Sand Man

Leaving his art in San Francisco

SUN 3/6

Christo's Central Park installation of 7,500 gates draped in saffron fabric makes us think of environmental performance artist and Santa Cruz native Jim Denevan, who's been baffling beachgoers with his large-scale sand drawings since 1998. Denevan creates his temporary pieces on Pacific beaches from his hometown to the Golden Gate Bridge, eerily perfect geometric shapes that he designs using driftwood, garden rakes, and even human bodies as tools. These masterpieces embellish the earth until the tide comes in, washing the images away. In concert with his ongoing exhibit at Yerba Buena Center for the Arts, Denevan employs the Sutro Baths as his latest canvas. Watch today's live drawing at 11 a.m. at Ocean Beach, Great Highway & Fulton, S.F. Viewing is free; visit www.jimdenevan.com.
-- Jane Tunks

Merrily We Row Along

ONGOING

Longing for some time on the water? You could rent a rowboat for a lazy Golden Gate Park putter -- but if you want a taste of boat racing's true intensity, the closest you can come without joining a team is the Bay Area Dragons' Free Dragon Boat Rides. Each Saturday squad members allow guests to try their hand at paddling in a 44-foot-long canoe adorned with a carved and painted dragon figurehead and up to 22 rowers. Grab an oar at 10:30 a.m. at Boat Park, 1000 Bounty (at Shell), Foster City. Participation is free; visit www.bayareadragons.org.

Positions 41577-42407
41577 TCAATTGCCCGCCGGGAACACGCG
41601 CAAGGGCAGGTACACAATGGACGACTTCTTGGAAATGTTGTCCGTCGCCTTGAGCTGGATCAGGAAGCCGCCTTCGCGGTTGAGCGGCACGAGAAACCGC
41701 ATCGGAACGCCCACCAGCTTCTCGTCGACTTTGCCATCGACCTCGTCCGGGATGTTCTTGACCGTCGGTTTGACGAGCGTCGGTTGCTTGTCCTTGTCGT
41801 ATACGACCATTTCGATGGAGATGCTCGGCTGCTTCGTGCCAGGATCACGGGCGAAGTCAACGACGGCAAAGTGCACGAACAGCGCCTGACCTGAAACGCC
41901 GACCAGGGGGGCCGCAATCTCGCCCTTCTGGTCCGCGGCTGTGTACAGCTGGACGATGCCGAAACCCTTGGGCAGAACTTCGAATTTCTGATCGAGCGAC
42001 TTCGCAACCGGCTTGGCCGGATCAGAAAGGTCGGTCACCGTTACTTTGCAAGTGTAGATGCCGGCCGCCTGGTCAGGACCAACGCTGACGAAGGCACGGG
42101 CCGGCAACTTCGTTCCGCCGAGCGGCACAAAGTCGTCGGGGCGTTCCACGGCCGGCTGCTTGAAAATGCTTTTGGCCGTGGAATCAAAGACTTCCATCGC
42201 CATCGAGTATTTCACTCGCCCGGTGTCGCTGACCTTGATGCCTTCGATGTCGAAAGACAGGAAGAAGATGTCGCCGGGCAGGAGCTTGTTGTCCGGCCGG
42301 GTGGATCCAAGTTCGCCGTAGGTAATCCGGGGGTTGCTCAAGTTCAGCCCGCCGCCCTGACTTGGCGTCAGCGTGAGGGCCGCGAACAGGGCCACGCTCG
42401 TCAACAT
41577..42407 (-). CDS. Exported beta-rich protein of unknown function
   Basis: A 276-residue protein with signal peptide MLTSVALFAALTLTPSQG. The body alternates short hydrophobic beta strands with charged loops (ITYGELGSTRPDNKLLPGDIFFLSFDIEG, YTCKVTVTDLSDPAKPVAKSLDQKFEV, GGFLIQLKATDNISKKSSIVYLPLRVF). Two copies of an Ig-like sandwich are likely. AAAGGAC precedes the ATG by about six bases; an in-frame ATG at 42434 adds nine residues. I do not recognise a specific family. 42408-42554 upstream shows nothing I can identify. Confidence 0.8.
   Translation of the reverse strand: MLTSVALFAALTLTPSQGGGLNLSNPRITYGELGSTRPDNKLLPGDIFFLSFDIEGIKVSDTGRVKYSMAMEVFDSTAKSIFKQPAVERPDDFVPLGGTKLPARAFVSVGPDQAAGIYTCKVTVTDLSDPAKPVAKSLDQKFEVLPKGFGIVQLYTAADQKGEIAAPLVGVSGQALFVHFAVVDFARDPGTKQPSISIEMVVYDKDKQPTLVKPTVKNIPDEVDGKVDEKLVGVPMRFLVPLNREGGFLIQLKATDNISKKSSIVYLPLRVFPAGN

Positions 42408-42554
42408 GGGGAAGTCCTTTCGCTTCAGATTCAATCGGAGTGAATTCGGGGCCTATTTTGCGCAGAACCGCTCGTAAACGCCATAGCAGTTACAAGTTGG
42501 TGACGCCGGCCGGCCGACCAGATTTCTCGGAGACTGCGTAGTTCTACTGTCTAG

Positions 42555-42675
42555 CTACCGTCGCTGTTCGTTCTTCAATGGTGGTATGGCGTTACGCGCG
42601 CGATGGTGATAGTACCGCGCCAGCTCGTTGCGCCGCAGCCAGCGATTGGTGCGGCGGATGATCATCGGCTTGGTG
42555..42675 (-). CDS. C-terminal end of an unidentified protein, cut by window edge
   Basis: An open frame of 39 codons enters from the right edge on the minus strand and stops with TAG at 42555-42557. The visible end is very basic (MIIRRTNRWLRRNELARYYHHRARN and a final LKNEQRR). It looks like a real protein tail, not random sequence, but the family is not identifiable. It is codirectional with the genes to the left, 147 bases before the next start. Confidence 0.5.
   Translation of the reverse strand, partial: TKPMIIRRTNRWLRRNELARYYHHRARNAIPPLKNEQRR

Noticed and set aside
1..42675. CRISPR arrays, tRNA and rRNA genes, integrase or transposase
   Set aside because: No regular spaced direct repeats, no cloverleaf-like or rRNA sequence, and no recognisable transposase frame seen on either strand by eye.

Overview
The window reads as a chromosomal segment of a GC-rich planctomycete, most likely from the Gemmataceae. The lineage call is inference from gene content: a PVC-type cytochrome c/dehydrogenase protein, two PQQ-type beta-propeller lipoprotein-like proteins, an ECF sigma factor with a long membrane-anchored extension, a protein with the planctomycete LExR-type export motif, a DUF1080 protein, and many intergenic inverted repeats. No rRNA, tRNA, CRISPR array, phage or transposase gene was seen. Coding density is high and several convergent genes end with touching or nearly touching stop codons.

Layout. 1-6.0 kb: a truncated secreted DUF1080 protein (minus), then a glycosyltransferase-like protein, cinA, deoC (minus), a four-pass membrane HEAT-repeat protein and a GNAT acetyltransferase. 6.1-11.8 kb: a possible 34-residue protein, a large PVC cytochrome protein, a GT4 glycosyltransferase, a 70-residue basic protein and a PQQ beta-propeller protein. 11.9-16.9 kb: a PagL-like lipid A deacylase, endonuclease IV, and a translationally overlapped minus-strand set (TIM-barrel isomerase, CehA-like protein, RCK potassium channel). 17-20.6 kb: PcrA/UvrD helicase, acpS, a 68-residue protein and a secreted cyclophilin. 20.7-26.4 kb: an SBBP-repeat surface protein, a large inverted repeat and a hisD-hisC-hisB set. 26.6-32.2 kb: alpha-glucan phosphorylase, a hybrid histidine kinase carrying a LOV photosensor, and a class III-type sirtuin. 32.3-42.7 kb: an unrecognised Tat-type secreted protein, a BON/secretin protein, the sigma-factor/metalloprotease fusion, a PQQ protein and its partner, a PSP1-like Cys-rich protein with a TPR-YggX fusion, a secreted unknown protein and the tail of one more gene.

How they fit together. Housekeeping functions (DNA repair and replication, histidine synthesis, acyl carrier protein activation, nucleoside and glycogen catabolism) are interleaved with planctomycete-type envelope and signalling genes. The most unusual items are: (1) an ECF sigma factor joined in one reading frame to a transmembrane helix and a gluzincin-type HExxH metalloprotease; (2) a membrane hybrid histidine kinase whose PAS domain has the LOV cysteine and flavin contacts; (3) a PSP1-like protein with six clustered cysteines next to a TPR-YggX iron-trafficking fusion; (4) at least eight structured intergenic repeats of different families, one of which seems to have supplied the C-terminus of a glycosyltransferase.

-- Joyce Slaton

It's Wild
Mother Nature's curatives

ONGOING 3/2-10/16

Aspirin was originally derived from willow bark. The digitalis that saves heart patients' lives comes from the flowering foxglove. Plants are a vital source of medicinal compounds; in fact, one of the best reasons for halting our destruction of rain forests and other green environments is that we haven't made use of even a fraction of the goodies to be found therein. Trace the connections between horticulture and health with "Nature's Pharmacy: The Healing Power of Plants," a new exhibit of living specimens of therapeutic flora from Africa, Asia, and the Americas along with installations that explain how roots, shoots, and leaves are transformed into remedies. The show's up through Oct. 16 at the Conservatory of Flowers in Golden Gate Park, 100 JFK (at Stanyan), S.F. Admission is free-$5; call 666-7001 or visit www.conservatoryofflowers.org.
-- Joyce Slaton

 
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